A plan to offer a 10-year tax abatement worth $23 million for Rolls-Royce Corp. to redevelop two plants on the west side and move thousands of office workers into downtown's Faris campus is scheduled for an initial hearing Wednesday before the Indianapolis Metropolitan Development Commission.
Rolls-Royce plans to invest $212 million between the two projects. The largest portion, $190 million, would go toward real estate improvements and new equipment for the company facilities at Tibbs Avenue and Raymond Street.
But first, the company plans to spend $22 million to move 2,200 local office employees from two buildings at the Tibbs Avenue campus, both of which would be demolished to make way for improvements. The office employees would move into the campus near Meridian and South streets formerly occupied by Eli Lilly and Co.
The Faris location is being renamed the Rolls-Royce Meridian Center.
"Many of Rolls-Royce's facilities on Tibbs Avenue and related infrastructures were constructed shortly before and during World War II," said company spokesman Joel Reuter in an e-mail. "Rolls-Royce has made substantial capital investments in real and personal property in the Tibbs site and is in the process of doing so at Rolls-Royce Meridian Center."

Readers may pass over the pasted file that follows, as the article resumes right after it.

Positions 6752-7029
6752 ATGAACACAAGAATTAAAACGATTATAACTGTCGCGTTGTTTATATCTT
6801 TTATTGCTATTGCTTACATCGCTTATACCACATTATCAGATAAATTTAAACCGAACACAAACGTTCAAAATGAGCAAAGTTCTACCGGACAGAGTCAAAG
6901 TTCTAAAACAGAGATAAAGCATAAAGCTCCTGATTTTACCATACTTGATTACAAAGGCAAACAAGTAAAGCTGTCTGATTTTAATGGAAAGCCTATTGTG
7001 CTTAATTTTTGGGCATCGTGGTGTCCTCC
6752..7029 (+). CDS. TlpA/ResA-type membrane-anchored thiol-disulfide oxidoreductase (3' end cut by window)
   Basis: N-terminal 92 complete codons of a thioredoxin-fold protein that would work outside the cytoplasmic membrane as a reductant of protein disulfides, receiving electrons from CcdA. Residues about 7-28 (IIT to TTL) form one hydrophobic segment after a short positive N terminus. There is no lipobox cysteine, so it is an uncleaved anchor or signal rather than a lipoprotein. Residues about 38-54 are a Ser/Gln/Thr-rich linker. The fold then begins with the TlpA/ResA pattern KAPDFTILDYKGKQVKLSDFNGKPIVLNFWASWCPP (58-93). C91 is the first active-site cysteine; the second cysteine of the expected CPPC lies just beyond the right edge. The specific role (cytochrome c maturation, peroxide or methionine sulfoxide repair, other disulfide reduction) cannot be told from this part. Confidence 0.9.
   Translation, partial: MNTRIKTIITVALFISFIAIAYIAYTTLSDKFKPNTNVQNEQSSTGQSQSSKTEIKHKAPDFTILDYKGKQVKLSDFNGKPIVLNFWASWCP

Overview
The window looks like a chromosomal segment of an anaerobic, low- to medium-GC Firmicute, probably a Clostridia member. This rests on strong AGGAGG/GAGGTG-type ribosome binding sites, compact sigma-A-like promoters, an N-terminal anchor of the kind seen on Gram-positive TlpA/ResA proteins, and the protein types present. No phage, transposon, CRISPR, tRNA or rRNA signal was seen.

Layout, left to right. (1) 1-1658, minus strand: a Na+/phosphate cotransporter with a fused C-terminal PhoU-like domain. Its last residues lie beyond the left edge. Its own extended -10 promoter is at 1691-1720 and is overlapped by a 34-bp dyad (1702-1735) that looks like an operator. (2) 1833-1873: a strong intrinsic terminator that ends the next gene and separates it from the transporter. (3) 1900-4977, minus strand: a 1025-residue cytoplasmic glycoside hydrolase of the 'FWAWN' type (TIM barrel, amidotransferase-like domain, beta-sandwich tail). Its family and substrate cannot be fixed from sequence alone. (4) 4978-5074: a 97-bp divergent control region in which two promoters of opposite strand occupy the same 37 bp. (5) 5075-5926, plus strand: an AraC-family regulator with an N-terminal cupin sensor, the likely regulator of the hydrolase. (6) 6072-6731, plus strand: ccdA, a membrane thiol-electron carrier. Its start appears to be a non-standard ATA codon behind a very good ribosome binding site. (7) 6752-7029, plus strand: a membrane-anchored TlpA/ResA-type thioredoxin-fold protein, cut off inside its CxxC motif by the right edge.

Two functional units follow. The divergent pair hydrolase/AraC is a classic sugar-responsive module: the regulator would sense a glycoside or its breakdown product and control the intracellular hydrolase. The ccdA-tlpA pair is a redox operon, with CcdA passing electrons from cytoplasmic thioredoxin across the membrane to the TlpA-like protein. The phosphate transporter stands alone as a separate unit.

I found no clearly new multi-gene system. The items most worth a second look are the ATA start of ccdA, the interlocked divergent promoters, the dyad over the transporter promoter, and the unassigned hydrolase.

Rolls-Royce is not promising new jobs as part of the agreement, but said the moves will help it retain 4,150 existing positions, according to the tax-abatement application.
The city's planning staff has recommended approval of the tax abatements, since "a project such as this would not be economically feasible" without it, it said.
"These renovations and relocation projects are critical to securing Rolls-Royce's continued presence in Marion County," the abatement resolution notes. "Without this project, future research functions and product lines will likely be moved to Rolls-Royce's state-of-the-art facility in Reston, Va."
The abatement deal is unusual for Marion County in that it does not tie the incentives to job creation.
City officials have acknowledged the deal isn't typical, but they say the benefits to the city merit the investment.
Rolls-Royce said it interviewed 250 pre-screened candidates Saturday to fill 87 openings for machinists to work in Indianapolis. Starting pay for the jobs is $18.25 to $21.25 per hour. The company said it screened 1,300 applications for the interviews.